Lower back pain often does not require imaging


Here is a lesson in why defensive medicine should be avoided: it costs a lot, it doesn't help patients, and it has the potential to hurt them. Chou et al. published a study in the Lancet showing that in patients presenting with lower back pain without serious clinical symptoms (more on this in a second) imaging does not improve outcomes.

Lower back pain is a common presentation in clinic. It is pretty prevalent with about 15 percent of Americans reporting having had it. However, in most cases it isn't anything to be alarmed about. In the majority of cases, it goes away pretty quickly and can be treated with Advil or Tylenol. Only in a small fraction of cases does this pain indicate some sort of systemic pathology, and in most cases it is attributed to mechanical or musculo-skeletal pain of unknown origin.

The problem is that some doctors are in the habit of ordering routine imaging in cases of uncomplicated lower back pain. By uncomplicated, I mean that there are several "red flags" that indicate that the patient might be in the fraction of people with a systemic pathology.

These "red flags" include:

  • Traumatic injury (or even milder injury if someone is >50)
  • Unexplained weight loss -- which makes you worry that they might have an undetected tumor pressing on their spine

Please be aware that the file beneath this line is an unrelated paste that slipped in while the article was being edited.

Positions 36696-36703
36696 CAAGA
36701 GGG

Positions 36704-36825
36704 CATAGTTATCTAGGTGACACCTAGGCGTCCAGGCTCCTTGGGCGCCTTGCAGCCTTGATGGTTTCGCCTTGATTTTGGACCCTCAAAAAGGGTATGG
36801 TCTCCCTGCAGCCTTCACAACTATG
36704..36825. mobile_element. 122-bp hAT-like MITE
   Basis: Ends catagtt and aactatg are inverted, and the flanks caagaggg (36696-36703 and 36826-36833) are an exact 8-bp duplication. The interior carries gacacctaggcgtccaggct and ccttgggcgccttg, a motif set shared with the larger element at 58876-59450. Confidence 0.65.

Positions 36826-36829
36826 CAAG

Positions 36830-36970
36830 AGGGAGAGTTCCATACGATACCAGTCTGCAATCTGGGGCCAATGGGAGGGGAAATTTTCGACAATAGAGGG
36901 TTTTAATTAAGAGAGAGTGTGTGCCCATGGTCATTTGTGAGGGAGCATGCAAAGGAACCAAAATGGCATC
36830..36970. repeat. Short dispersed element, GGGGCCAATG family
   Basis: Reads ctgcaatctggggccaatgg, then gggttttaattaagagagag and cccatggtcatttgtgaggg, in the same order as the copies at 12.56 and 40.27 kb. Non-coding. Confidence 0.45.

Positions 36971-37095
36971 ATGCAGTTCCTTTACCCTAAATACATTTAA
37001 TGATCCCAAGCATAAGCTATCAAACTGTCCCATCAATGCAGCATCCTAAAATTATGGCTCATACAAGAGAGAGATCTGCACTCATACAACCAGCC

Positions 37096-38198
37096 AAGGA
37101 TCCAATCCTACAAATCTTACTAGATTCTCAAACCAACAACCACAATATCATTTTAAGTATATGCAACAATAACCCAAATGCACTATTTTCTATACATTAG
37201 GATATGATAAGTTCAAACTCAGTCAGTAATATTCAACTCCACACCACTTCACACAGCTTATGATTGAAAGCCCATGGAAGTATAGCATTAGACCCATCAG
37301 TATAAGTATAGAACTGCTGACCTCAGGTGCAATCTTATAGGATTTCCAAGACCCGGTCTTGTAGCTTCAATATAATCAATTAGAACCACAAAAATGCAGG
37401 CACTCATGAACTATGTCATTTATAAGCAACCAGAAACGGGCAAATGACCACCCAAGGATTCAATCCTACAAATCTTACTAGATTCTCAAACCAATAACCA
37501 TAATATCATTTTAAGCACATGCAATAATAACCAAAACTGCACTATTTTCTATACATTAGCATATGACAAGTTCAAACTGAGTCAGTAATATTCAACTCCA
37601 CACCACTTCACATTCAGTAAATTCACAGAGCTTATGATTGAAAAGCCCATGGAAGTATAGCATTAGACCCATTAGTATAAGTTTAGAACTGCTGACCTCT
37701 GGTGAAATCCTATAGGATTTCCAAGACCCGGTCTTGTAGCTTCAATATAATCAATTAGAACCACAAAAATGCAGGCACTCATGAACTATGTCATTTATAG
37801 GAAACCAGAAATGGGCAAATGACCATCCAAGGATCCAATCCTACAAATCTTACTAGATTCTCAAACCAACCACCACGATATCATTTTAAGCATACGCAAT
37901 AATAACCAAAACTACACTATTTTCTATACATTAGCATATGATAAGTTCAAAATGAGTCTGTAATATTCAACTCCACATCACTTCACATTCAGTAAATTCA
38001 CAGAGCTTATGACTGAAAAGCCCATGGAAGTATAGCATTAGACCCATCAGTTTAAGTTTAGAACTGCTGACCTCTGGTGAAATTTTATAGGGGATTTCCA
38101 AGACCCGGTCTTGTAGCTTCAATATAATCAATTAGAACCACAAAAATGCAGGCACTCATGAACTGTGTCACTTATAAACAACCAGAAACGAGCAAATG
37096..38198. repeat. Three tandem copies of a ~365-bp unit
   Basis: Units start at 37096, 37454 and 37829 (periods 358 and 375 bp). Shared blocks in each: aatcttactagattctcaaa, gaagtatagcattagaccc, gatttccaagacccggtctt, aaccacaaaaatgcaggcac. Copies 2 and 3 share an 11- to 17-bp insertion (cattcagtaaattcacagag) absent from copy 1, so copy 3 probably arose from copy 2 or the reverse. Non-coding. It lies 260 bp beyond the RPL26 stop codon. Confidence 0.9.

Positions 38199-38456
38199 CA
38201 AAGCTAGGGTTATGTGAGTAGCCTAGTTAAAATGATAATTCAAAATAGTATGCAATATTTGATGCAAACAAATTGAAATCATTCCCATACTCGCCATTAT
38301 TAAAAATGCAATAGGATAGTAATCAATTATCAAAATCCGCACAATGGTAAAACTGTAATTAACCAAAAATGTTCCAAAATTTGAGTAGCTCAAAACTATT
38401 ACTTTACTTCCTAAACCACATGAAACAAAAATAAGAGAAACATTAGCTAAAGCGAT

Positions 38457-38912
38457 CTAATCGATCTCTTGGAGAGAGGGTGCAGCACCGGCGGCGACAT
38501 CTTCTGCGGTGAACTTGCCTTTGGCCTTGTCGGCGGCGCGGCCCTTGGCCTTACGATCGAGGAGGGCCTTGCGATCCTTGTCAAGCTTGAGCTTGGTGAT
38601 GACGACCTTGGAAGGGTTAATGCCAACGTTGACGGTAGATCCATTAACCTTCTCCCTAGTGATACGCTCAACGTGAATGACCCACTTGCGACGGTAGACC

• Unexplained fever, history of immunosuppression (from drugs or HIV), history of IV drug abuse, or in-dwelling urinary catheter -- all indicating an infection (sometimes in the bladder) that may be causing the pain
  • Osteoporosis, prolonged use of steroids -- possible indicating a spinal break, steroids cause you to lose bone mass
  • Focal neurologic deficits -- tingling, numbness, weakness, etc. which could indicate many things such as sciatica or cauda equina syndrome
  • Duration longer than a month to six weeks

All of these red flags are bad news. They indicate that something might be seriously wrong. They should definitely make your physician want to order a CT, MRI, or plain X-ray.

However, absent symptoms of this nature, Chou et al. conclude that imaging in unnecessary and does not improve patient outcomes. They examined the literature of published studies looking at the outcomes following lower back pain. They conclude that outcomes such as improvement in pain or function, mental health, quality of life, and patient satisfaction do not improve with imaging:

Our meta-analysis of randomised controlled trials showed that immediate, routine lumbar-spine imaging in patients with low-back pain and no features suggesting serious underlying conditions did not improve clinical outcomes compared with usual clinical care without immediate imaging. Results were limited by small numbers of trials for some analyses, but seemed consistent for the primary outcomes of pain and function, and for quality of life, mental health, and overall improvement. Data for patient satisfaction could not be pooled, but showed no clear difference. In addition to non-significance, pooled estimates were small or close to zero and, in some cases, slightly favoured the non-imaging strategy. This result suggests that, even if statistical power could be increased by other trials, clinically important benefits from routine lumbar imaging are unlikely, assuming that future results are similar to those currently available. Based on lower limits of 95% CIs, maximum plausible benefits on pain or function with routine imaging would be small (SMD [Standardized Mean Difference] 0·29 for short-term function) or trivial (SMD <0·2).